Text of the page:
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I didn’t really have a neighbourhood library growing up. The kind where you aren’t allowed to eat audible snacks, hold hands or whisper loudly. Which means no dusty love in the back and no librarian out front, wearing spectacle chains and recommending titles, new and old.

Instead I had an invisible librarian, who suggested reading lists through a knot of colourful people that populated Stars Hollow, a fictional town in Connecticut. Imagine a James Dean-ish bad boy in a leather jacket who steals books off your shelf and returns them with notes in the margin – we’ve always been Team Jess; an elementary school kid whose book bag is heavier than her body weight because she’s going through a Russian literature phase; and a teenage couple that takes Joan Didion’s The Year Of Magical Thinking along on Valentine’s Day weekend.  I get the irony of a TV show dictating reading lists, but isn’t that the best of kind of TV show?

Stars Hollow, the littlest town with the biggest ambition, was the star of The Gilmore Girls, which aired in 2000. I was 18 – yes, I’m old enough to be that dusty librarian I speak of at the start – which meant that the show’s protagonist and I probably read The Catcher in the Rye at the same time, and although she didn’t know it, I was there when she discussed it at Luke’s diner. Sweethearts Rory and Jess also made me read deeper into The Beat Generation – remember their mutual love for Allen Ginsberg’s Howl? – and got me to borrow a dog-eared copy of Jack Kerouac’s On The Road; add Kurt Vonnegut’s Galapagos to my reading list; and made it okay to slip a bestseller like The Da Vinci Code in there.

Find all literary references in The Gilmore Girls here.

The Gilmore Girls is not really a ‘teen’ show, but it is about a teen and we were teens when we watched it so this comparison might be fruitful. I like to think that The Gilmore Girls did for books what Gossip Girl did for clothes. A fur trimmed Prada coat unveiled by Serena on the MET steps for instance, could be the 100 year-old Latin copy of Leaves of Grass that Rory’s grandparents gift her (same level of excitement); and the moment Jenny turns rebel and makes her own clothes’ literary equivalent could be that time in study group when Jess tells Rory about Please Kill Me — an oral history of the punk movement.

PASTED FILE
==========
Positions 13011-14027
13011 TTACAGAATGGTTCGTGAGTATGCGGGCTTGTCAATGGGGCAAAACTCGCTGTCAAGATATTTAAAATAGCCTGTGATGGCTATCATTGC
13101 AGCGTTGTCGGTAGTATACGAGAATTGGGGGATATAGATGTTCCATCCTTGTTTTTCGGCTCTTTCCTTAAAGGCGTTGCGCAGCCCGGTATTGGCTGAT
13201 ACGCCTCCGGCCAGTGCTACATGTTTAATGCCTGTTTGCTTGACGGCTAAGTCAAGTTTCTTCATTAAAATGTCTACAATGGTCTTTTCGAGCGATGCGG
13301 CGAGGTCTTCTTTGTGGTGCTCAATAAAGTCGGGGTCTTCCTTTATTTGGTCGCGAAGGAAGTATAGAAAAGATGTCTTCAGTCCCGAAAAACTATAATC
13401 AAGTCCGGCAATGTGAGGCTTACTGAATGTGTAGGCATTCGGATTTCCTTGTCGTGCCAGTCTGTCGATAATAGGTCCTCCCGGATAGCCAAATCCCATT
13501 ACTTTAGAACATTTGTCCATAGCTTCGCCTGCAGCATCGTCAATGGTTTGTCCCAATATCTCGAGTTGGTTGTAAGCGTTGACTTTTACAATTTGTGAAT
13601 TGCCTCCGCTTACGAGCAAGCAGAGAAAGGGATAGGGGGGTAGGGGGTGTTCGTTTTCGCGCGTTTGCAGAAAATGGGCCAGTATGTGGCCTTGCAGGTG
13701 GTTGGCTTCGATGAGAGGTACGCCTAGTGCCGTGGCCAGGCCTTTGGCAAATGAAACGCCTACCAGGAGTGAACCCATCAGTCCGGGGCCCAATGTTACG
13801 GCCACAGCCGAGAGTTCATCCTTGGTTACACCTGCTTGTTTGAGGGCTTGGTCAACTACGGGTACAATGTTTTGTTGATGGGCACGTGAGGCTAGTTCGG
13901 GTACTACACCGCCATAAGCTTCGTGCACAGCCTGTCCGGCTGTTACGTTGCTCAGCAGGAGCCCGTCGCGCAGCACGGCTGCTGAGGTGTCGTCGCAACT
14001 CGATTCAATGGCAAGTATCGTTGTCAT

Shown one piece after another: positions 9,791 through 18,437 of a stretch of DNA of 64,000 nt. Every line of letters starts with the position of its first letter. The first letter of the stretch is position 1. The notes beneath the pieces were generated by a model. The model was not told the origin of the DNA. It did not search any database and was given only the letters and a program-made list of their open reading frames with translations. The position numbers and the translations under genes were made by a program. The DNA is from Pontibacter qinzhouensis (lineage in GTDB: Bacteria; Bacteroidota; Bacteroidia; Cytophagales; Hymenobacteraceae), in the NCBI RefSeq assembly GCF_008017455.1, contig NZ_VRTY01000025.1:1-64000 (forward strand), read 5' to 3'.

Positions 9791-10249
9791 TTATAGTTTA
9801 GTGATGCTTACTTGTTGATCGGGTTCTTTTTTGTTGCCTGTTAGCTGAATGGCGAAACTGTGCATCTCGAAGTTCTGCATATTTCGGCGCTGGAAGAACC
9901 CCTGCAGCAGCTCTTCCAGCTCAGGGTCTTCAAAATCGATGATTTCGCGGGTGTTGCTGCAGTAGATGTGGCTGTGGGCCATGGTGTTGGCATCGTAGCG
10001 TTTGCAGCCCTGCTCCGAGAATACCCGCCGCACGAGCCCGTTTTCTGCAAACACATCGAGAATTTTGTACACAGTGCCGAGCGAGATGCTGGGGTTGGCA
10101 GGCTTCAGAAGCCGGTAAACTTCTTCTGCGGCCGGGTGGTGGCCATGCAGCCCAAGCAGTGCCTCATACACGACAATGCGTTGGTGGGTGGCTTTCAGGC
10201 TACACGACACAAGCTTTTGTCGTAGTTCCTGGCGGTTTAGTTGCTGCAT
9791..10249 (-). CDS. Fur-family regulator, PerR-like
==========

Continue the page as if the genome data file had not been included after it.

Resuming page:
It was only after a few years of borrowing Gilmore Girls DVDs that I took the time to discover that in real life, the invisible librarian voice belonged to Amy Sherman-Palladino, the show's creator and co-writer. Other fun facts revealed themselves like the layers of an onion over the years – Amy often sports a Dr Seuss style tall hat; owns a walnut-sized rhinestone pig-shaped ring; and is very much like the enormously endearing characters she creates. This past week, Amy became the first person ever to win both, Outstanding Directing for a Comedy Series and Outstanding Writing for a Comedy Series at the Emmys in the same year (2018), for The Marvellous Mrs. Maisel, which if you haven’t watched yet, you’re crazy.

Mrs Maisel may not be an insatiable reader like the youngest Gilmore Girl, but she is propelled at us by the same invisible voice dreaming up compelling women you want to be best friends with. Because they are witty and funny, speak many, many words per sentence (not without at least two pop culture references), and best of all, sit on a bench, oblivious of a whole town going by, reading Anna Karenina even while a cute boy pronounces it boring. We never really liked you, Dean.

Getting there: You can re-watch The Gilmore Girls on Netflix and The Marvellous Mrs. Maisel on Amazon Prime.

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